Issue: 26

Quick Basing Technique
or "keeping the ground on your feet!"
by Phil Arkell

Have you ever had loads of miniatures to paint at once, perhaps for a show or for a needle match against your favourite opponent? You get all the painting done and you are left with perhaps twenty or thirty miniatures (or stands, if you play 1/300th) all with bare bases. It's the afternoon before the show/match and there isn't time to paint/wait for it to dry/add glue/add flock/wait again/paint again/drybrush/blah, blah, blah!

Well, this is a faster way of basing your models, and it works for any scale and with terrain features too.

First, take an ordinary jamjar or mug, and pour in white PVA glue to a depth of about 1 - 2 cm. Top this up with warm water and stir until all of the glue has dissolved. Take a handful of dry sand and put it onto a piece of newspaper. If you are basing 25mm figures or terrain features use the sand as it is. If you are basing models in 15mm or 1/300th, sieve the sand through a piece of aluminium car repair mesh. This will remove the larger grains which can be obtrusive in smaller scales.

With miniatures, quickly paint the base with your base colour of choice (use a water based paint) and dip it in the sand whilst the paint is still wet. The sand will stick to the wet paint, covering the base. Tap off the excess sand and dip the figure into the jamjar of glue. The glue will mix with the still wet paint, colouring the smaller grains of sand but leaving the larger ones in their natural colour. Stand the figure on some polythene to dry overnight. The polythene is to stop the figure sticking to your dining table!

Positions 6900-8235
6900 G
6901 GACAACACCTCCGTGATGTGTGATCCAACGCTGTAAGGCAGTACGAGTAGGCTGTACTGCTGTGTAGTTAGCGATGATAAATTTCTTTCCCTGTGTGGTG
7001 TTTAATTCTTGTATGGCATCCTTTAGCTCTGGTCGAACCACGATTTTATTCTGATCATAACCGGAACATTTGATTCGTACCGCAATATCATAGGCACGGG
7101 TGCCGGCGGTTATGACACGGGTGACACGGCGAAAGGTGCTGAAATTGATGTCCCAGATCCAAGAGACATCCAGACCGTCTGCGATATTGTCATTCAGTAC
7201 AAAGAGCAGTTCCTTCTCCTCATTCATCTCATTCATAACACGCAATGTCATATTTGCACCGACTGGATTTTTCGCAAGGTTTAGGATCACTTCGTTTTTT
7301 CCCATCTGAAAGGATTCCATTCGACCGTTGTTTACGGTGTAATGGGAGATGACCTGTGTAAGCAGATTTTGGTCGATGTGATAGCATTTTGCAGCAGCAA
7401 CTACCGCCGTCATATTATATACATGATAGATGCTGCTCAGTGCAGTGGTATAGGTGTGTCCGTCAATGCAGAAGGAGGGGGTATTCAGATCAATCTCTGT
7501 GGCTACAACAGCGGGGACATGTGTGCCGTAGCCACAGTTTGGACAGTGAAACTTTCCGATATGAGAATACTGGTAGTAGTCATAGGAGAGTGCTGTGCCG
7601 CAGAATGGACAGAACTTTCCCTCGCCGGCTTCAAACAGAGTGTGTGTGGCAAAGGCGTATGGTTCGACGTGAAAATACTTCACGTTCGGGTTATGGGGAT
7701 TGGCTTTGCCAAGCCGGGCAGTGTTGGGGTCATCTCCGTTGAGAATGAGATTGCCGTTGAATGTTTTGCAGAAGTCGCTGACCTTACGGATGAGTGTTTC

I usually use Citadel Woodland Green as my base colour, as the final effect looks like rocks scattered on grassy ground. Of course, whenever my troops are "in town", I just say that they are standing on weed-infested concrete!

You can, of course, experiment with different colours and materials. I have based all of my Space Hulk miniatures using light grey paint and cement powder! This makes them look as if they are standing in the dust of centuries, so it would work for Dungeon Trudgers too.

At my slowest rate I can churn out one 25mm base a minute, which equates to about forty an hour, allowing for tea and cake breaks and to stop me from going boss-eyed!

Terrain features and building bases require a slightly different technique (because they won't fit in the jamjar!). Once you have painted the base colour on (I use green emulsion for the larger models as it's cheap) and added the sand, simply use a 1/2 inch brush to gently dab the glue onto the model's base. make sure that you have covered the whole base and set it aside to dry on some polythene.

Don't worry of the glue looks white on your bases, as it dries clear. Be careful not to utterly swamp terrain features that are based on card as this can warp if it gets too wet, although when it happened to one of my models, the card soon straightened out again once it was thoroughly dry.

This method has saved me a lot of time when preparing for shows and displays. I hope you find it useful.